Warner Aspect, 1999, 340 pages, C$32.00 hc, ISBN 0-446-52633-9
The nineties have been an excellent decade as far as Mars and Science-Fiction have been concerned. SF writers returned to the Red Planet en masse, virtually re-inventing our SFictional view of the planet in light of NASA’s latest discoveries about it.
The crowning Mars work of the decade, of course, goes to Kim Stanley Robinson’s masterful Mars trilogy, which set the tone for a series of scientifically accurate novels perhaps more concerned with writing future history than overblown SF. A refreshing chance after Burroughs’ fantasy Mars.
Interestingly enough, even though there was a first Mars boom in the early nineties, (Bova’s Mars, Williamson’s Beachhead, Anderson’s Climbing Olympus, etc…) the Pathfinder expedition of 1997 (as well as the flap about Martian “fossils” in 1996) rekindled interest in the fourth rock from the sun. As Hollywood re-discovered Mars on its own (with MISSION TO MARS, RED PLANET, at least one TV movie and persistent rumors of a James Cameron film project), written SF went back to Mars another time: Bova’s Return to Mars, Baxter’s Voyage, Hartman’s Mars Underground, Robinson’s The Martians all went back, sometime literally, to the red planet for one more adventure.
Now Gregory Benford packs up his rockets and also blasts off to Mars, in an adventure that suffers from a few problem but manages to provide a satisfying read.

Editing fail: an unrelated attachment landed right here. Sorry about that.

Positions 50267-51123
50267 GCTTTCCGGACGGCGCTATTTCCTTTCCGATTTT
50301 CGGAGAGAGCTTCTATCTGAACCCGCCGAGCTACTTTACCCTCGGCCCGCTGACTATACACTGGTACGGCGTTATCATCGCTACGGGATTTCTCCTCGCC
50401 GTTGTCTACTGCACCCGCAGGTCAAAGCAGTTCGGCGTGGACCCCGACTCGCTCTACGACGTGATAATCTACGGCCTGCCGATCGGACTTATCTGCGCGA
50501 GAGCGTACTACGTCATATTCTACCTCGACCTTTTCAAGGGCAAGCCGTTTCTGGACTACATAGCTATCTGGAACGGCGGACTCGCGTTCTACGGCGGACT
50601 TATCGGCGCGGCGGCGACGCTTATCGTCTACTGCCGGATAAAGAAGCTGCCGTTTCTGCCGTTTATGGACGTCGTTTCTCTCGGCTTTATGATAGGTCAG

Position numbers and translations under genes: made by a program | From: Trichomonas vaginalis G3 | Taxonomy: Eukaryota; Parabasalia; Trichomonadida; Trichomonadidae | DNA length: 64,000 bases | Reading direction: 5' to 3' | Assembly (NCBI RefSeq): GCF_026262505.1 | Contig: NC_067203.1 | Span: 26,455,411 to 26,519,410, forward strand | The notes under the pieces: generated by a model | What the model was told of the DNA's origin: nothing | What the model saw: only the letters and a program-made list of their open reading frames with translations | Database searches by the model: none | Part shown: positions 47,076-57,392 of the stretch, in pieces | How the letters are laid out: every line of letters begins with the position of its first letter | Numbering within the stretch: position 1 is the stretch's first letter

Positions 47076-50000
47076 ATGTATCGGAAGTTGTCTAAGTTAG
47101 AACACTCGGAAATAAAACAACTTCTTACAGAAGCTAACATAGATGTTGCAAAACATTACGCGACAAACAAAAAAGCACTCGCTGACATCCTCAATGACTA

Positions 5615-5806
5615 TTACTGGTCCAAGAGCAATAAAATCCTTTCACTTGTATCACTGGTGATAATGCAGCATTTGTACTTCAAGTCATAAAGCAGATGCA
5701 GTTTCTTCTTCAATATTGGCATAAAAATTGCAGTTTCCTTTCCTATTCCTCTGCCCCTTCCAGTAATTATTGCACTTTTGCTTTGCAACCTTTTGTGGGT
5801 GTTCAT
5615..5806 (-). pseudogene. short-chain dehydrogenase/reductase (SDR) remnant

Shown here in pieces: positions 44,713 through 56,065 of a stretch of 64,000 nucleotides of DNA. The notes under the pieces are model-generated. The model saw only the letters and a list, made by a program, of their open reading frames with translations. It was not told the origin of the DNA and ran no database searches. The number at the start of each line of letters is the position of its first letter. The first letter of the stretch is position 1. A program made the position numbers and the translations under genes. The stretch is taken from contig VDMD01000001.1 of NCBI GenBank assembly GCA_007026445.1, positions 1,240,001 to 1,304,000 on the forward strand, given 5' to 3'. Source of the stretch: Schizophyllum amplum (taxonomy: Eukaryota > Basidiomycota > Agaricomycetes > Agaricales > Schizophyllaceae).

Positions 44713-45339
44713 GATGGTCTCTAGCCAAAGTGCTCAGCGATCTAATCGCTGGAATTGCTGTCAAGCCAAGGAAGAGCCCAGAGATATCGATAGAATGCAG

The setup innovates somewhat: Instead of the government directly financing a martian expedition, a series of mishaps convince the government to do business differently: They offer a prize of thirty billion dollars to whoever can get to Mars, perform some exploration and return safely. The novel opens as one expedition financed by a billionaire comes to a close. Of course, disaster strikes, a second expedition pops up, a pair of significant discoveries is made and money threatens to run out.
The novel begins with a chronologically fractured narrative, which isn’t as successful as a straight timeline would have been. (An approach more similar to Robert J. Sawyer’s usual middle-of-novel-scene-as-prologue might have been more successful than the attempt to pass of the flashback exposition interleaved in the main story.) But as the context is straightened out and the stakes rise, the novel gets steadily more interesting.
Of course, it helps that Benford has learned how to write clearly. His first novels (even the much-lauded Timescape) were embarrassments of pretentious prose masquerading as depth. Though he always had the capacity to do it (His mainstream thriller, Artifact, dates from 1985) it is only in the last few books (Cosm, most notably) that he’s shown a willingness to stick with an uncluttered, transparent, elegant prose.
The Martian Race is ultimately a pretty good -though not exceptional- novel of hard-SF. Though the idea-density is low for experienced readers of the genre, they are well-developed and the novel can survive quite easily on its increasingly engrossing narrative. Before long, the title begins to acquire a double meaning that is eventually proven right. Not much suspense, but it doesn’t really matter.
Though I doubt that Benford’s predictions will be realized -all his wishful anti-government thinking aside-, The Martian Race is another brick in the pro-Mars SF wall. It holds up well to Kim Stanley Robinson’s standard-setting trilogy and represents a good choice for almost any SF enthusiast. Now, if only Mars movies could be as good as Mars books…